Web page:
Be ExtraOrdinary

The 21 day Lock Down Program

You have an opportunity now to create good habits, reset your body and strengthen your mind. Use this time well.

I created the 21 day lock down program with very specific objectives in mind.

  1. Minimize endurance fitness losses.
  2. Reset the bodies biomechanics to near optimal.
  3. Build strength and agility.
  4. Cultivate a disciplined and resilient mind.

This is what the basic schedule looks like

  1. Morning – meditate
  2. Morning – run or ride or run/skip
  3. Midday – conditioning
  4. Afternoon – run or ride or run/skip
  5. Evening – mobility

In all the research I did there is agreement that exercise assists in maintaining a strong immune system but too much exercise will compromise the immune system. What’s not agreed upon is how much exercise is too much. Most of the research points to reduced glycogen levels being the root cause of a compromised immune system. We know that muscle and liver glycogen in the body is depleted around 90 minutes of aerobic exercise and a little quicker at high intensities. I decide to err on the side of safety and keep the running workouts below 45 minutes for running and 60 minutes for cycling. Conventional Strength and Conditioning sessions will have a small impact and the High Intensity Interval sessions will have slightly more. So once again to be safe I kept the S&C sessions to 30 minutes. The final piece of the puzzle is to schedule these sessions in such a way that there is at least 3 – 4 hours between them. Which will allow for a good recovery and maximum replenishment of glycogen.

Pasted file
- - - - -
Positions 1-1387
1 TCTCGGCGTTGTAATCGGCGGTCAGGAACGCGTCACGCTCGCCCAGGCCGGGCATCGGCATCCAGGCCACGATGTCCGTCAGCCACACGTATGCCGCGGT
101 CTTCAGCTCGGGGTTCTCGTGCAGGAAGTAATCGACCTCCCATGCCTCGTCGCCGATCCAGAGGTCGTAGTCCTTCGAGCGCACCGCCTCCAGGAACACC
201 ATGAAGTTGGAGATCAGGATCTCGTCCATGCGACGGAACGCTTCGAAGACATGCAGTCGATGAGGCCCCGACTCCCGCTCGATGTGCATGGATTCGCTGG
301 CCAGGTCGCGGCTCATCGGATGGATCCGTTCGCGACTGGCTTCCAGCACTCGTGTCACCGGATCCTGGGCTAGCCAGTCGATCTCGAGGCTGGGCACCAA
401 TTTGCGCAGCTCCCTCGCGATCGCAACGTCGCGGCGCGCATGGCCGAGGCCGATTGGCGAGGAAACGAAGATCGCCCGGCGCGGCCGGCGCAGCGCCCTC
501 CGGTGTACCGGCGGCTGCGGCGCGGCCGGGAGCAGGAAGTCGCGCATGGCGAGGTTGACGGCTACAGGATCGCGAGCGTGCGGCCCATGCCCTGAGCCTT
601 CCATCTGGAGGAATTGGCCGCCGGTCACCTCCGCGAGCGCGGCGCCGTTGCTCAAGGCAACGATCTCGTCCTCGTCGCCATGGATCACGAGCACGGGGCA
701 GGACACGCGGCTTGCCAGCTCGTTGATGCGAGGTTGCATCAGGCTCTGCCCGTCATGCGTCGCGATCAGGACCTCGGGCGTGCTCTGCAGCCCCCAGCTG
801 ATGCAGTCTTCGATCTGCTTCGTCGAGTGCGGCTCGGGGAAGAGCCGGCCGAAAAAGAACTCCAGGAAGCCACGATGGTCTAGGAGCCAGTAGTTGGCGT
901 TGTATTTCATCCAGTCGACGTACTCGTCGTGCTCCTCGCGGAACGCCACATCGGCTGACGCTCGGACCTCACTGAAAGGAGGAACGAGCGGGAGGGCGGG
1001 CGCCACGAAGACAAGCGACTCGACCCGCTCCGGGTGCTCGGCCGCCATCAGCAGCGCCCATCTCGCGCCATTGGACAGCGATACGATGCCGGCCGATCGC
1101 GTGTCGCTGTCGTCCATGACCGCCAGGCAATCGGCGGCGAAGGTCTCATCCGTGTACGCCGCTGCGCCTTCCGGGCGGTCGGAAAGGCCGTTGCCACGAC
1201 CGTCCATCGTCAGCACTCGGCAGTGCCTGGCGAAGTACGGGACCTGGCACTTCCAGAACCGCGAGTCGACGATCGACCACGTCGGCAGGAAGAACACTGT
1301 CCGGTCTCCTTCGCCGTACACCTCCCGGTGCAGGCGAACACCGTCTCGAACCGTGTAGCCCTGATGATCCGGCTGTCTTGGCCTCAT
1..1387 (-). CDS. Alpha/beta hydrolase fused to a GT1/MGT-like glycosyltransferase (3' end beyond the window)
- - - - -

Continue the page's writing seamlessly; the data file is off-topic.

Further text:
For an endurance athlete there is no muscle that needs more work than the big one between the ears. No amount of aerobics, speed, power or strength will help when your mental discipline deserts you. This 21 day reset period is the perfect opportunity to work on your mental game. The morning meditation session is an integral part of working on your mental resilience. Mindful meditation is a skill that when applied to endurance running can greatly enhance your ability to deal with stressful situations. Through mediation you will learn how to avoid getting sucked into self pity and self doubt. Successful athletes are able to assess a potentially bad situation, come up with a plan to deal with it and then allow the plan to unfold. For instance, you drink your last water, you are feeling thirsty and the next aid station is 30 minutes away. Your fear of dehydration could force you into a downward spiral of panic which will push your heart rate up and cause your body to pump a lot of stress hormones. None of that will help the situation, just the opposite. If instead you allow your plan to unfold and put your Mindful meditation skills to work,  you will greatly reduce your stress response and in likelihood get to the next aid station a little dehydrated but none the worse for it. Having the skill to stay present will always stand you in better stead than a mind that is leaping all over the place. Keep your focus on yourself and what you have to do step by step to achieve your goal. Don’t get sucked into a different narrative, which can easily happen if you don’t have the coping skills that Mindful meditation will teach you.